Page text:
Rich in fibre, low in calories, pears make a great snack for those trying to lose weight. Source: Lena/Flickr
We’re talking about the fleshy and sweet fruit, not the body shape. Not only do they taste great, but are also full of nutrients and goodness. So the next time you feel like snacking between meals or want to grab a bite in the middle of the night, bite into a pear.
Pears have a high fibre count – as much as 18% of the daily requirement in a single serving. This includes both soluble and insoluble fibre, making it ideal aid to enhance digestive health by acting as a bulking agent in the intestines.
Like most fruits, the skin of pears is rich in nutrients. Research has confirmed that the skin is rich in antioxidants, anti-inflammatory flavonoids, and other compounds by as much as three to four times as compared to that in the flesh.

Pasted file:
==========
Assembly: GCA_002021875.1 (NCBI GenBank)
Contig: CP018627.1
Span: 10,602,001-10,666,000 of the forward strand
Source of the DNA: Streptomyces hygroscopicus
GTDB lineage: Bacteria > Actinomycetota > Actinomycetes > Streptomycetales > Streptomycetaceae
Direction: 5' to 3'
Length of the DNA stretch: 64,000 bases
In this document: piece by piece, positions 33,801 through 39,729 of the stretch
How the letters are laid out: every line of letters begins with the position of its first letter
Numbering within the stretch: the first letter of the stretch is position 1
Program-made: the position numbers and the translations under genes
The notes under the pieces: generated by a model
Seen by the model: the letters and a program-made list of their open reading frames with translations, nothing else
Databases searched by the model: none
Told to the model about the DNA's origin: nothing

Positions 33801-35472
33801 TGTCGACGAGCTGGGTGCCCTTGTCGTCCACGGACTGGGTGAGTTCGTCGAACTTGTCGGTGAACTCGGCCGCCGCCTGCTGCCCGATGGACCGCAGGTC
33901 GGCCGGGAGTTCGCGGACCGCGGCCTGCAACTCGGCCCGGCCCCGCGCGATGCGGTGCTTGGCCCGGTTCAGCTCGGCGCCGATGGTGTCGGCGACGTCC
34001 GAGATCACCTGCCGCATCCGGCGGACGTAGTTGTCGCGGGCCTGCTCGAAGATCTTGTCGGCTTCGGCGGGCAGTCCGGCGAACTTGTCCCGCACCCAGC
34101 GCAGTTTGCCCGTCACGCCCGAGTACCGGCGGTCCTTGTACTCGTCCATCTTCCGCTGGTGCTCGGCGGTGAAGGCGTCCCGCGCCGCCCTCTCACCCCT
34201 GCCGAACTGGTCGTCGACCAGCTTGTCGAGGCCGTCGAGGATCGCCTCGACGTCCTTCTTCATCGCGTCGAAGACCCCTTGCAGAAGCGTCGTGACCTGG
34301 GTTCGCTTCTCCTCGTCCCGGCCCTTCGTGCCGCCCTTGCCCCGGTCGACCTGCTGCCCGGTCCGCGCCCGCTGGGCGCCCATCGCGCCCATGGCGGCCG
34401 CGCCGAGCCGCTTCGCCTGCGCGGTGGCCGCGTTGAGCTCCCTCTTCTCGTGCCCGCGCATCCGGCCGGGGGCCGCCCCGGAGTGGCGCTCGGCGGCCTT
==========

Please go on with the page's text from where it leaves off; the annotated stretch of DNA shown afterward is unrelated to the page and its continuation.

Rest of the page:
Pears are rich in active components like potassium, vitamin C, vitamin K, copper, magnesium, manganese as also B-complex vitamins, which help regulate a host of bodily functions and help maintain overall well-being.
Watch how to make pear smoothies for breakfast:
The impressive potassium content in pears makes it a wonderful food for a healthy heart, since potassium is known to act as a vasodilator. Vasodilators help lower blood pressure, enhances blood flow through the cardiovascular system which ultimately reduces the risk of artherosclerosis, strokes, heart attacks.
Iron content in pears is also quite high, which makes it great for those suffering from anaemia or have low haemoglobin in the blood.
The fruit is one of the lowest calorie foods you can include in your diet, if you’re watching your weight. An average pear has a little over 100 calories and is packed with fibre, making it a healthy, filling snack that also provides ample energy.
High fibre foods have long been associated with a reduced risk for type 2 diabetes and pears are no exception. In fact, the soluble and insoluble fibre content in pears also provides protection against heart ailments.